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Finest laser-cut lettering for cochlear implants

When Dietmar Köll talks about his work, one senses that he has a passion for it: "With our products, we want to overcome hearing loss as a barrier to communication and quality of life and help people regain their zest for life. That is a beautiful responsibility.“ Köll is Head of Manufacturing External Devices at MED-EL in Innsbruck, Austria. The Tyrolean company is one of the major players in implantable solutions that restore people's hearing. "Not being able to see separates you from things - not being able to hear separates you from people," explains Köll, who has been working to change that at MED-EL for 24 years.

The family-owned company has made a name for itself worldwide with the development and manufacture of cochlear implants. The hearing instruments consist of an audio processor with a microphone and the implant. The processor is worn behind the ear. The implant is surgically inserted under the skin. A flexible electrode array leads from the implant into the cochlea. The speech processor transmits the sound information as electrical impulses to the auditory nerve, which relays the information to the brain. The brain interprets this as tones and sounds. Even those who are born deaf can learn to hear with the device. "Seeing the joy they feel when they hear again or for the first time is something that keeps me going in my daily work," Köll says.

MED-EL Elektromedizinische Geräte Gesellschaft m.b.H.

When Ingeborg and Erwin Hochmair start developing the first cochlear implants at the Vienna University of Technology in 1975, they are laying the foundation for their future company MED-EL. They hire the first employees at the Innsbruck site in 1990. Today, 2,500 people from 80 nations in 30 branches and over 140 countries work for the family-owned company headed by Ingeborg Hochmair. MED-EL offers a broad portfolio of implantable and non-implantable hearing systems. Research and development continue to be of great importance to the innovative company. The focus is always on the individual - and the goal of improving quality of life through the joy of hearing. Customers include clinics, doctors as well as audiologists who accompany patients on their journey.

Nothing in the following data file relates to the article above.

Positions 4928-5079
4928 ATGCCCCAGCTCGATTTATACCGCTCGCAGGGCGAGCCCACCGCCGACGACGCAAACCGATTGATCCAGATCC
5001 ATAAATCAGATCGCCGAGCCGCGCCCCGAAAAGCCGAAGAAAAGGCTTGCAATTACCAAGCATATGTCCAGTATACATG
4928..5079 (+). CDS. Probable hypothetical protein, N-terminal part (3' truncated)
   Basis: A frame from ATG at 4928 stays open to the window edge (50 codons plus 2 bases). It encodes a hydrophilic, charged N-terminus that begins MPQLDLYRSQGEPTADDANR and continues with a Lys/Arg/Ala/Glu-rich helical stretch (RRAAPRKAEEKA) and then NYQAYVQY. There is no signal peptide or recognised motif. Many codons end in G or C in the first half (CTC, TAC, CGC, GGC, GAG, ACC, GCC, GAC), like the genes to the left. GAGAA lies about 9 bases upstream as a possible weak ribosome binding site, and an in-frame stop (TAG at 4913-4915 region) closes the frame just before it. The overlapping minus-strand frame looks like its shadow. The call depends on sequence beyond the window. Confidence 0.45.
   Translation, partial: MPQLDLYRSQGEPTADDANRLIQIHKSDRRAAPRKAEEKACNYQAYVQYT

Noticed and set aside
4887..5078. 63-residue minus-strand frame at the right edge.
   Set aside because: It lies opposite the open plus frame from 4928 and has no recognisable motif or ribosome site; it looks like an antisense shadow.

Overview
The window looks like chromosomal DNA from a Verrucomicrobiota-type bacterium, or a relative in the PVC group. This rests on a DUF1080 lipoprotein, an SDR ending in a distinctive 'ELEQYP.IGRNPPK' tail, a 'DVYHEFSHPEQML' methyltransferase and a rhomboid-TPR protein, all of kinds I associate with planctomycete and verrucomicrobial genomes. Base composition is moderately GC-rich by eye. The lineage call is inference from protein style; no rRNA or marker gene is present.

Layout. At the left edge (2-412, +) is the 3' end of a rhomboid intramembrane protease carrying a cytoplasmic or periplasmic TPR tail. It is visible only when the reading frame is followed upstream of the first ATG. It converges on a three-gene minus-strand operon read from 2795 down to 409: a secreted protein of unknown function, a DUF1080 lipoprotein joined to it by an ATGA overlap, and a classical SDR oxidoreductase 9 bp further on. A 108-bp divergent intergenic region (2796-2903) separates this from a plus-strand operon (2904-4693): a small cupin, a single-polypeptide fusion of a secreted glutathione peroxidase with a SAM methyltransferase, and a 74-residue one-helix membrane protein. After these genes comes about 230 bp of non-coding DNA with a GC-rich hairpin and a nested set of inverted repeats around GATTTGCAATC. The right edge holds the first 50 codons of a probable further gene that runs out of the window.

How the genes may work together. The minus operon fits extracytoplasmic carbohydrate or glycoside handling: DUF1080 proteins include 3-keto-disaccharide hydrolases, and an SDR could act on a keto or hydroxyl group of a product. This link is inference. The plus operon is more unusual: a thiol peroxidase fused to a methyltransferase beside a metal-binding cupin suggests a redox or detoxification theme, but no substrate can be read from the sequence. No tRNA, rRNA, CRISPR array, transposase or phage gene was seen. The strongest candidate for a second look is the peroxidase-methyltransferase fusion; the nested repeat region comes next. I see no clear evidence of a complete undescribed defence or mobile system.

Medical technology
Number of employees
Innsbruck (Austria)
TRUMPF products
  • TruMark Station 5000
  • TruMark 3130
  • Laser marking
  • Laser cutting


People are different, and so are their ears. Accordingly, cochlear implants have to be individual, as Dietmar Köll explains: "We have a dynamic style of working and try to incorporate customer feedback into our products. That is why we rely on a very broad portfolio with a modular structure. This allows us to find the optimal solution for different hearing situations."

Another challenge: The components are getting smaller and smaller. At the same time, the requirements for traceability and documentation of products and manufacturing processes are increasing. This means that more and more markings have to be applied - and they have to be legible and  durable despite the small space. Köll emphasizes: "Patients wear our products in and on their bodies, so they have to be as small as possible, particularly resistant and stable." For production, this means small quantities and individualized components. This requires flexible machines that meet the high standards in medical technology.

Another area of focus for MED-EL is the digitalization of products. “The ability to control my implant using an app on my smartphone is standard practice these days. If you want to remain competitive, you have to keep up with this trend," says Köll.

We are very experimental and like try out a lot of things. In addition to marking with the lasers, we also do cutting tests on a wide variety of materials.

Christoph Fankhauser
Deputy Group Leader, Manufacturing External Devices at MED-EL


The marking laser - initially a TRUMPF Vectormark VMC4 - has been providing the necessary flexibility for marking tasks at MED-EL since 2004. Previously, external service providers took over the marking of the parts. Over the long-term, this process was too slow and not agile enough. Christoph Fankhauser, Deputy Group Leader, Manufacturing External Devices at MED-EL, explains: "Due to legal requirements, we have to adapt the markings again and again." Fluctuations in material quality also often require quick countermeasures with the laser so that the markings are still easily legible. "When we have to clarify this with a supplier first, we lose too much time." Laser marking of the components is too important for that. In the form of the first TruMark Station 5000, the company brings another system for this central production step in-house in 2010, taking into account the importance and high quality of marking. "We mainly apply serial numbers and machine-readable UDI codes to metal and plastic parts. In addition, symbols such as arrows and notes that simplify handling for users," says Fankhauser.